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Both men and women complain that it’s harder to get A’s in college science and math classes than in, say, sociology and history. And they’re right. But it turns out that women are suffering a much larger “grade penalty” in the sciences than men are.

One new study at the University of Michigan found that female students there typically earned half a letter grade lower in large, introductory math or science classes than in their other classes at the university. Men, by contrast, received a grade that was a third of a letter grade lower. Both sexes are doing worse in Chemistry 101, for example, than they do in other classes, but the female “grade penalties” are a fifth of a letter grade worse than those of their male counterparts. That could easily be the difference between a B-minus and a C-plus.

“Female students come to this class and they get a grade that’s lower than what they’re used to getting,” said Timothy McKay, a Michigan professor and the lead author of the still-unpublished draft paper. “And they might ascribe that to not being as good at this as they are at other things.”

Those feelings can compound and prompt women to drop out of science.

It doesn’t help that the people around them are mostly men, and getting relatively better grades — as the women might well notice. In physics, for example, classes are typically 75 percent male and 25 percent female.

McKay was concerned that perhaps the women taking science classes at Michigan weren’t as well prepared. So he compared men and women who otherwise had similar grades in all their other classes, even similar ACT scores and high school grade-point averages. He studied the transcripts and college applications of tens of thousands of students over seven years, from 2008 to 2015. He found that women were almost always suffering a greater grade penalty than men in large math and science lecture classes. Even the highest performing women, with A averages, tended to suffer a grade penalty — a small one, but one that was still larger than that of their male counterparts.

“As an instructor of one of these classes, I don’t like that the fact that it might be a feature of these classes,” said McKay, who has taught introductory physics at Michigan for more than 20 years. “But I’m afraid that it is.”

It’s not unique to Michigan. Another working paper, presented at a seminar last month, in April 2016, replicated McKay’s quantitative analysis of student records and found the exact same gender performance differences in biology, chemistry and physics classes at four other Big Ten universities.

Women do better in labs

Confirming that there is something about science lecture classes that puts many women at a disadvantage, McKay found that female students weren’t suffering a grade penalty in the laboratory sections of these same science classes. In fact, women earn lab grades that are a hair better than those of their male peers.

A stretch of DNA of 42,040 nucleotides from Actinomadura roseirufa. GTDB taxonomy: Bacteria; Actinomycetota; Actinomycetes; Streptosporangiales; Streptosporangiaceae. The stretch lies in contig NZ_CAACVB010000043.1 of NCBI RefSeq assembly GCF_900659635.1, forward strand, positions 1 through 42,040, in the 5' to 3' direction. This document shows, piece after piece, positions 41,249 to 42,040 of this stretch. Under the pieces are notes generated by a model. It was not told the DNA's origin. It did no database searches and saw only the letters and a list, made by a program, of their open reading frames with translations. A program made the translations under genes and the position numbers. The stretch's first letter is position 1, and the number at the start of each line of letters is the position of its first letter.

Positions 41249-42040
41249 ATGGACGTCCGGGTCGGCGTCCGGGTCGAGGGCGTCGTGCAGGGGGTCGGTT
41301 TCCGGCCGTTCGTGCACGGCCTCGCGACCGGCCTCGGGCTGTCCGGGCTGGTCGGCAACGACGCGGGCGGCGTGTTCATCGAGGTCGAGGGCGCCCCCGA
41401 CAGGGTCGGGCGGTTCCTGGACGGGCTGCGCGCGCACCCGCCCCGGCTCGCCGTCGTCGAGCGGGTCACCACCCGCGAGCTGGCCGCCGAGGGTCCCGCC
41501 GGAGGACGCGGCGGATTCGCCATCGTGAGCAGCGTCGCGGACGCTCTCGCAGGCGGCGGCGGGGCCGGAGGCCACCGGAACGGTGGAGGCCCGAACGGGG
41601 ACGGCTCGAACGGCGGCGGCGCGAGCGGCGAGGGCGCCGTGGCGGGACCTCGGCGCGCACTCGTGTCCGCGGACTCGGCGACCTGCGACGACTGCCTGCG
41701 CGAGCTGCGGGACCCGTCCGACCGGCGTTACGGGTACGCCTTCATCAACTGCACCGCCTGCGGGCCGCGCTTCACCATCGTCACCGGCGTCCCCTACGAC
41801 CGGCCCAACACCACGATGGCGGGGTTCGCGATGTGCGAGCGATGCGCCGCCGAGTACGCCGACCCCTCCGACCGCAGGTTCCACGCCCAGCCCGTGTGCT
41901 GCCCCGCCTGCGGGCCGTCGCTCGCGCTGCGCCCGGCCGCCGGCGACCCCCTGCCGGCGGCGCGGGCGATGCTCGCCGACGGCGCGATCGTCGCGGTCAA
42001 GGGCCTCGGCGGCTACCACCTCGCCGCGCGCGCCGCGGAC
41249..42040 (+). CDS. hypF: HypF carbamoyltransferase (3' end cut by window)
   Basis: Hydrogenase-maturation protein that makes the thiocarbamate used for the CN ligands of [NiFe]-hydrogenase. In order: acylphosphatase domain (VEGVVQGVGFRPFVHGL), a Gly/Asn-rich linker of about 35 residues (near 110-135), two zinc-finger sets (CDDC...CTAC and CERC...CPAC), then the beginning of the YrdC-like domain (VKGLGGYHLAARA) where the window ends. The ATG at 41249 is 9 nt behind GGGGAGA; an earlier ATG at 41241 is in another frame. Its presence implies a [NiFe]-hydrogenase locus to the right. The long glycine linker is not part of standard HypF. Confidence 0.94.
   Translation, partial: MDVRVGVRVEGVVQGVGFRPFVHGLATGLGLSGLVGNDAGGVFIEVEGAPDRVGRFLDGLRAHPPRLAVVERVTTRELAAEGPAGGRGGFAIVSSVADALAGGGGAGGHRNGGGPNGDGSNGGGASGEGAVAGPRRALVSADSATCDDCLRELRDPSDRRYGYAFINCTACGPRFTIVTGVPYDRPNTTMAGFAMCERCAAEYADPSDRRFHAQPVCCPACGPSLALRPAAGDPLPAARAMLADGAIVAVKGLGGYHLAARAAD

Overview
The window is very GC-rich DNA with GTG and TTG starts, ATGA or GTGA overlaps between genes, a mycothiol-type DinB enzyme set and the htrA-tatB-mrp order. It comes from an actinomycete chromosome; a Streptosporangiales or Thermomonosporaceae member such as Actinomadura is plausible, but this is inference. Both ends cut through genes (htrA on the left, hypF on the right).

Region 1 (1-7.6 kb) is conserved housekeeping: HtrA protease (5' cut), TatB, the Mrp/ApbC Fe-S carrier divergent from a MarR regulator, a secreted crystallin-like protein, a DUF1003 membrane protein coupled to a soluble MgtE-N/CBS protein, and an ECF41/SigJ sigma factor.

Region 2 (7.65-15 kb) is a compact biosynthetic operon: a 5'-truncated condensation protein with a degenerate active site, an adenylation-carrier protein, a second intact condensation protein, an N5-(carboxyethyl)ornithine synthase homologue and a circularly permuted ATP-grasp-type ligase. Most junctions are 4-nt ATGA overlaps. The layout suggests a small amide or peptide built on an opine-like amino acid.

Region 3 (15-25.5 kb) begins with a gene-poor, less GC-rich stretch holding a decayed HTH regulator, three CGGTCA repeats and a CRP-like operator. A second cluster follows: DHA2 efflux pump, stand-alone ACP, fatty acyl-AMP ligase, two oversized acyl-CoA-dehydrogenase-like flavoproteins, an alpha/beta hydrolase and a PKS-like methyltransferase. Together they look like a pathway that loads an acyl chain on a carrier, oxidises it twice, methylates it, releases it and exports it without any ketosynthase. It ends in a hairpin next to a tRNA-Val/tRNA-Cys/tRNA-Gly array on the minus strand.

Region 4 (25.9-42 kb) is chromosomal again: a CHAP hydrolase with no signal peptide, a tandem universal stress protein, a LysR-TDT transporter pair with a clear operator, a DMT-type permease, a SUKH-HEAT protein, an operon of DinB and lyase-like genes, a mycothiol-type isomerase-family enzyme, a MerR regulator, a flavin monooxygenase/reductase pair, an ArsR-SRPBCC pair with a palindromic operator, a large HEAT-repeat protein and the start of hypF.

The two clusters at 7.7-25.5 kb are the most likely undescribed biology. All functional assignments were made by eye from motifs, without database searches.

These lab classes were covering the same science subject matter. Students also had to use mathematics. McKay says the main difference is that in labs, students can take their time in experiments, and polish up their reports until they’re happy with them — more like the actual work of scientists in the real world. But in the large lecture classes, students are solely evaluated on timed examinations, usually a midterm or two and a final exam.

Why would women do worse on objective, timed tests? The calculations are mechanical. The questions are sometimes multiple choice.

McKay speculates that something called “stereotype threat” is at play, whereby women may not perform at their best when they feel that they are in an environment where women don’t succeed. Timed tests add an element of stress, which can trigger this sort of self-doubting, counterproductive anxiety.

“You don’t fall apart. But you feel like you’re working against the tide,” said McKay. “You do a little worse, 10 percent worse, enough to get a couple questions wrong on a test, enough to get a half a letter grade lower.”

(Stereotype threat is a theory developed by Claude Steele, a social psychologist at  Stanford University. For more see here. One of his early papers on the topic studied women in mathematics classes at the University of Michigan in the 1990s.)

McKay is now conducting experiments to see if he can level the playing field. In some lecture classes, he is replacing a few high-stakes exams with biweekly in-class quizzes. The hope is that more frequent evaluation will lower stress levels and diminish self-doubt. He is also working with psychologists to program an online coaching system to send reassuring messages to female students, designed to reduce anxiety.

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